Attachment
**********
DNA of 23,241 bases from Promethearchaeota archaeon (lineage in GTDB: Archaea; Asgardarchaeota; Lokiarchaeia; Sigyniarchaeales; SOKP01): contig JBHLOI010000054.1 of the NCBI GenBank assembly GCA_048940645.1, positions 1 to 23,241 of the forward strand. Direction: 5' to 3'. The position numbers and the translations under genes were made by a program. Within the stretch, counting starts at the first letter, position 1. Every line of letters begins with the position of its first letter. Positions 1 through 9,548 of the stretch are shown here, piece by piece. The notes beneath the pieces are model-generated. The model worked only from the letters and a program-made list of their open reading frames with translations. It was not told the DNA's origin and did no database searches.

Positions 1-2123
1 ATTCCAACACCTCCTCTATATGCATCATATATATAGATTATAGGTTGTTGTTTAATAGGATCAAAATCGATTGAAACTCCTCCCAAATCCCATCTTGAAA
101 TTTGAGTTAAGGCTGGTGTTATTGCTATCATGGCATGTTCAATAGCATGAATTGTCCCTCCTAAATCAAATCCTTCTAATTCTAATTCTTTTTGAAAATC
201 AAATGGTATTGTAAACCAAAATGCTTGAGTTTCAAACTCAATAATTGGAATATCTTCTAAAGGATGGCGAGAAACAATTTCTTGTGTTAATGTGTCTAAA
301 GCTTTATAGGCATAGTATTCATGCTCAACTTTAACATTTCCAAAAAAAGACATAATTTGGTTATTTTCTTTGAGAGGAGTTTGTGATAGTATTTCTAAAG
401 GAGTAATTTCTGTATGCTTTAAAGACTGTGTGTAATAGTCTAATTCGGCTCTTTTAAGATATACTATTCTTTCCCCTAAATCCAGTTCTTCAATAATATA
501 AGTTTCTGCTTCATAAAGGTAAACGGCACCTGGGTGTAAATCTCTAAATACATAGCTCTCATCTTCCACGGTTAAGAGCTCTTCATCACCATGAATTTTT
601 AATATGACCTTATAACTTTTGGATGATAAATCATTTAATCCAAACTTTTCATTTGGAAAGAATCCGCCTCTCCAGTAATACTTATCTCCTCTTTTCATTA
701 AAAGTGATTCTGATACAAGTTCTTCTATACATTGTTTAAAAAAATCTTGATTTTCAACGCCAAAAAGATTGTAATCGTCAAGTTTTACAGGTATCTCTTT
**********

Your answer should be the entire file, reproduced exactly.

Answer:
DNA of 23,241 bases from Promethearchaeota archaeon (lineage in GTDB: Archaea; Asgardarchaeota; Lokiarchaeia; Sigyniarchaeales; SOKP01): contig JBHLOI010000054.1 of the NCBI GenBank assembly GCA_048940645.1, positions 1 to 23,241 of the forward strand. Direction: 5' to 3'. The position numbers and the translations under genes were made by a program. Within the stretch, counting starts at the first letter, position 1. Every line of letters begins with the position of its first letter. Positions 1 through 9,548 of the stretch are shown here, piece by piece. The notes beneath the pieces are model-generated. The model worked only from the letters and a program-made list of their open reading frames with translations. It was not told the DNA's origin and did no database searches.

Positions 1-2123
1 ATTCCAACACCTCCTCTATATGCATCATATATATAGATTATAGGTTGTTGTTTAATAGGATCAAAATCGATTGAAACTCCTCCCAAATCCCATCTTGAAA
101 TTTGAGTTAAGGCTGGTGTTATTGCTATCATGGCATGTTCAATAGCATGAATTGTCCCTCCTAAATCAAATCCTTCTAATTCTAATTCTTTTTGAAAATC
201 AAATGGTATTGTAAACCAAAATGCTTGAGTTTCAAACTCAATAATTGGAATATCTTCTAAAGGATGGCGAGAAACAATTTCTTGTGTTAATGTGTCTAAA
301 GCTTTATAGGCATAGTATTCATGCTCAACTTTAACATTTCCAAAAAAAGACATAATTTGGTTATTTTCTTTGAGAGGAGTTTGTGATAGTATTTCTAAAG
401 GAGTAATTTCTGTATGCTTTAAAGACTGTGTGTAATAGTCTAATTCGGCTCTTTTAAGATATACTATTCTTTCCCCTAAATCCAGTTCTTCAATAATATA
501 AGTTTCTGCTTCATAAAGGTAAACGGCACCTGGGTGTAAATCTCTAAATACATAGCTCTCATCTTCCACGGTTAAGAGCTCTTCATCACCATGAATTTTT
601 AATATGACCTTATAACTTTTGGATGATAAATCATTTAATCCAAACTTTTCATTTGGAAAGAATCCGCCTCTCCAGTAATACTTATCTCCTCTTTTCATTA
701 AAAGTGATTCTGATACAAGTTCTTCTATACATTGTTTAAAAAAATCTTGATTTTCAACGCCAAAAAGATTGTAATCGTCAAGTTTTACAGGTATCTCTTT